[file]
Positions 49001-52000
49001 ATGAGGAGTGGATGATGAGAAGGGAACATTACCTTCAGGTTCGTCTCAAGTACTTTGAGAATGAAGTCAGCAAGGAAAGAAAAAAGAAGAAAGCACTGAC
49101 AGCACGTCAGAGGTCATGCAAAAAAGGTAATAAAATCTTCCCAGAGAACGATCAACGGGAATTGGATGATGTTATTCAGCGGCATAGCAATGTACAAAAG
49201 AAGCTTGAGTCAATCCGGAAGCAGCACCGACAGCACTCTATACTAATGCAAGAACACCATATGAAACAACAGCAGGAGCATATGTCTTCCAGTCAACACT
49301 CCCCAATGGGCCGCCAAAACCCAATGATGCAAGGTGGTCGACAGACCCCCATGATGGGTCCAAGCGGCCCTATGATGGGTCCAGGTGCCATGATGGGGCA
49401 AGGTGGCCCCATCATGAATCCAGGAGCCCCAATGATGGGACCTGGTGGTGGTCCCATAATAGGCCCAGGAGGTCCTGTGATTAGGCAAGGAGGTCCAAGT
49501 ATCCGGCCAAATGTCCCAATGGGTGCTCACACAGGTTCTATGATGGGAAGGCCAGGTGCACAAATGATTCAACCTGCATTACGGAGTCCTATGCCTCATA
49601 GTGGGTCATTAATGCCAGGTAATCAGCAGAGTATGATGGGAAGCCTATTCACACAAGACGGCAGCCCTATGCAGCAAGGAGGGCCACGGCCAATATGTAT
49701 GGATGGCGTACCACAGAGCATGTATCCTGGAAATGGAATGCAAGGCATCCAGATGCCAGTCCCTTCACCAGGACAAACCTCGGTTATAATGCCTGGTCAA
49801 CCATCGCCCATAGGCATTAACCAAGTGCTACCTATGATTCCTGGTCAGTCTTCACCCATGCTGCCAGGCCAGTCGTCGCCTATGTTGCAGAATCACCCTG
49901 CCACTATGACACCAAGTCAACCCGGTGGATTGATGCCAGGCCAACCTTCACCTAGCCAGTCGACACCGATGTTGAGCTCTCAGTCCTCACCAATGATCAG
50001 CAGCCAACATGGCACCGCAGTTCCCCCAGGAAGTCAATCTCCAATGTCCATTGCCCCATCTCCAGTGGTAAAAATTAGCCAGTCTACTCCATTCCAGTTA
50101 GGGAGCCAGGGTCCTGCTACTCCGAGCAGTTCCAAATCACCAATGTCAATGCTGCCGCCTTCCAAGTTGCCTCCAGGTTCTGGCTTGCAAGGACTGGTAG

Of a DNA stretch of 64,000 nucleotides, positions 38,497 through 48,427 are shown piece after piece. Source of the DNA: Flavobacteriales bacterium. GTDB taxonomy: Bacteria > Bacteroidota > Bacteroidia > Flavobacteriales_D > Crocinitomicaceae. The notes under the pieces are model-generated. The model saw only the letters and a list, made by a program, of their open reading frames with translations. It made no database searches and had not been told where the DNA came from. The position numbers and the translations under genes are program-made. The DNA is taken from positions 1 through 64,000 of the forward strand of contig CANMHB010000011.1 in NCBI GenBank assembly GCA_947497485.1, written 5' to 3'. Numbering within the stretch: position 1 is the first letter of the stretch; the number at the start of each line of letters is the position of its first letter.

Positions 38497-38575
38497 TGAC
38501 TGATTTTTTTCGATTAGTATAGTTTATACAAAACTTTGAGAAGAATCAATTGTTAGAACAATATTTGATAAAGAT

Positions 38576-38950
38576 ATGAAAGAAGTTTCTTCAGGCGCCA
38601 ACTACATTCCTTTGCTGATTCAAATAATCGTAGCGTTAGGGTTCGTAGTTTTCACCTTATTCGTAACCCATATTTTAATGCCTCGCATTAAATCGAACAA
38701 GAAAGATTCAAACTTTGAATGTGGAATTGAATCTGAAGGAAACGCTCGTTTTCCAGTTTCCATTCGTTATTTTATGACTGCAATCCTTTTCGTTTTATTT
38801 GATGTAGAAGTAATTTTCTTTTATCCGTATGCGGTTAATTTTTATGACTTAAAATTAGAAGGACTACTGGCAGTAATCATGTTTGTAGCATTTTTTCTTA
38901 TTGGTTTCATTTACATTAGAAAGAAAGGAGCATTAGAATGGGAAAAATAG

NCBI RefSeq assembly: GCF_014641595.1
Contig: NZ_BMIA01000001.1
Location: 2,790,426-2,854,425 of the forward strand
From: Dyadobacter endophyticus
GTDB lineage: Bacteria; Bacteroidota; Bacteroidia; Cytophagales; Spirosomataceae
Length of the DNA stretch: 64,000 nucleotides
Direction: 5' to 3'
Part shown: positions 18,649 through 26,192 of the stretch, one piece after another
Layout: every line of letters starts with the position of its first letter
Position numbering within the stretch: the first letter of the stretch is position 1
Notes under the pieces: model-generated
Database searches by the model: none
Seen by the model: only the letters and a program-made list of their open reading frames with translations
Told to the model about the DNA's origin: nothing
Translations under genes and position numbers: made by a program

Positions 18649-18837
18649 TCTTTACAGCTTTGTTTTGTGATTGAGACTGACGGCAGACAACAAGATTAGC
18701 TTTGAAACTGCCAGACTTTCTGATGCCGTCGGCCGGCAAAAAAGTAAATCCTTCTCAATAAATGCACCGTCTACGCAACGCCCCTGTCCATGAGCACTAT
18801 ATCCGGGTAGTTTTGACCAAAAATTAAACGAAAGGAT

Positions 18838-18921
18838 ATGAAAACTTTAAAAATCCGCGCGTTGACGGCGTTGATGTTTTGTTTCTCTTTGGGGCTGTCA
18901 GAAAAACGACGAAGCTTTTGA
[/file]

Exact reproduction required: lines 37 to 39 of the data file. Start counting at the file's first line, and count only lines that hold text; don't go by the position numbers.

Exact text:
Told to the model about the DNA's origin: nothing
Translations under genes and position numbers: made by a program

Positions 18649-18837